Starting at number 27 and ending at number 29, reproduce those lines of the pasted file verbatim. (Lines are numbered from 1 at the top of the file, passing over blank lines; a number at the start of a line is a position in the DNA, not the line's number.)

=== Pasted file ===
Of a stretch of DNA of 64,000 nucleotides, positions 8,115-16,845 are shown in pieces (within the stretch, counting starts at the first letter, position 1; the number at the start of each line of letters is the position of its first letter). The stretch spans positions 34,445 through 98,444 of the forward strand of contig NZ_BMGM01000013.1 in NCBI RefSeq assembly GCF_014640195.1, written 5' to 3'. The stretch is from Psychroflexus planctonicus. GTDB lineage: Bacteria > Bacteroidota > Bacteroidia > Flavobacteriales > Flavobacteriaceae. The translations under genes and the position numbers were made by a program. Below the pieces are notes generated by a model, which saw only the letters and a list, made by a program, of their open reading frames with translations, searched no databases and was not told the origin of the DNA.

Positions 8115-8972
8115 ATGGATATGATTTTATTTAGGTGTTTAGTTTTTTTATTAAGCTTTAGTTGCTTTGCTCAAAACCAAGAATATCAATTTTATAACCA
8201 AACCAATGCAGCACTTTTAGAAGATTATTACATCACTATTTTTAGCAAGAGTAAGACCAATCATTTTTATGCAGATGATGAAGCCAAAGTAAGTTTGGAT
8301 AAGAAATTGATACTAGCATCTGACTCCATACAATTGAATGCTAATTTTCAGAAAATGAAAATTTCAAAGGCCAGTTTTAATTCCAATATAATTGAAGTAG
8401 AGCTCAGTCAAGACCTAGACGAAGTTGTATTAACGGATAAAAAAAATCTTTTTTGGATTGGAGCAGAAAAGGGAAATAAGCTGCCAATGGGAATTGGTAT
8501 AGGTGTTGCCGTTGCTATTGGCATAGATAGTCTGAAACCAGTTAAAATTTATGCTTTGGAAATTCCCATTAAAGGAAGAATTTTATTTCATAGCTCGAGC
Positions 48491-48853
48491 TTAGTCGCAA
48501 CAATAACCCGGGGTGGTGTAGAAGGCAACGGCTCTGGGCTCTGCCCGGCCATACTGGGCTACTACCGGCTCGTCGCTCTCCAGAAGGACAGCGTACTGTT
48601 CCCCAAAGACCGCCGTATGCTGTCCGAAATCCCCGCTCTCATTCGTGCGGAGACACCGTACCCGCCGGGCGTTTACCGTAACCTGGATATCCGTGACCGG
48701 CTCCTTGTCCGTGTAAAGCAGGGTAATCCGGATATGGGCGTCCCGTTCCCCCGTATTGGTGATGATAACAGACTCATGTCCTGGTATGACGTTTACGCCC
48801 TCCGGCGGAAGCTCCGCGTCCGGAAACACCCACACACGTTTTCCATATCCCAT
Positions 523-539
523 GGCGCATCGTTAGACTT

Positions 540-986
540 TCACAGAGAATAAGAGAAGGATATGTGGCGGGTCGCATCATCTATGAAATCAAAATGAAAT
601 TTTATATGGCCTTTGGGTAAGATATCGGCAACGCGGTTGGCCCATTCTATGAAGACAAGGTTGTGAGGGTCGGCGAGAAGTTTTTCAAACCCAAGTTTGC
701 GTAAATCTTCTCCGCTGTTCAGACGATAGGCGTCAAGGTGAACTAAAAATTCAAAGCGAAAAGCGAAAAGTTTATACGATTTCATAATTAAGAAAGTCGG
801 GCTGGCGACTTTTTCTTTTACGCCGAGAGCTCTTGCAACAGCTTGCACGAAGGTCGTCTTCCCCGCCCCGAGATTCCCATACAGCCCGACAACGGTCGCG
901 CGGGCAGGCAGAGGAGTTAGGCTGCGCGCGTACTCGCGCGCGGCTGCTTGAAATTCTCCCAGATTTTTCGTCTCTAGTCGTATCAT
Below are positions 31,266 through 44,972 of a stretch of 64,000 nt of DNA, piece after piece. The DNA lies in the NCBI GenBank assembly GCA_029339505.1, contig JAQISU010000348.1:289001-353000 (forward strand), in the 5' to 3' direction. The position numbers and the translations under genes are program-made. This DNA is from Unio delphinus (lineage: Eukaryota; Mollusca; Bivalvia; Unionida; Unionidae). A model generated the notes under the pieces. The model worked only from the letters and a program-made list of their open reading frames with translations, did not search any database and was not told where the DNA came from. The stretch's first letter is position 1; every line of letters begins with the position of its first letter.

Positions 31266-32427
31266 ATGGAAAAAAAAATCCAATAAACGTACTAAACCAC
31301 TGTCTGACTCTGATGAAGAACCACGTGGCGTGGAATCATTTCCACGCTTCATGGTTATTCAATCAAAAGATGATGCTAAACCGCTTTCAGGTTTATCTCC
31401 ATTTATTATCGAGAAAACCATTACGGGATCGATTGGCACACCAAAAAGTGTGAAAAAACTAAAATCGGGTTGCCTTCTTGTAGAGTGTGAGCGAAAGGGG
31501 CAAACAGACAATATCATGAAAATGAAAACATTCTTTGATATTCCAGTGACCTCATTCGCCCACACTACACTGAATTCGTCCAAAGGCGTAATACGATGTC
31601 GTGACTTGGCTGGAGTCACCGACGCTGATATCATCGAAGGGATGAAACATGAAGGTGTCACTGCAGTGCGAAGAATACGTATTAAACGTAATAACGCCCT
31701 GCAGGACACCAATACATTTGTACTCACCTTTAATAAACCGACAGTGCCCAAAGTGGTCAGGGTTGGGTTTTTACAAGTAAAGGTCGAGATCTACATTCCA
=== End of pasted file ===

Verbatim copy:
31501 CAAACAGACAATATCATGAAAATGAAAACATTCTTTGATATTCCAGTGACCTCATTCGCCCACACTACACTGAATTCGTCCAAAGGCGTAATACGATGTC
31601 GTGACTTGGCTGGAGTCACCGACGCTGATATCATCGAAGGGATGAAACATGAAGGTGTCACTGCAGTGCGAAGAATACGTATTAAACGTAATAACGCCCT
31701 GCAGGACACCAATACATTTGTACTCACCTTTAATAAACCGACAGTGCCCAAAGTGGTCAGGGTTGGGTTTTTACAAGTAAAGGTCGAGATCTACATTCCA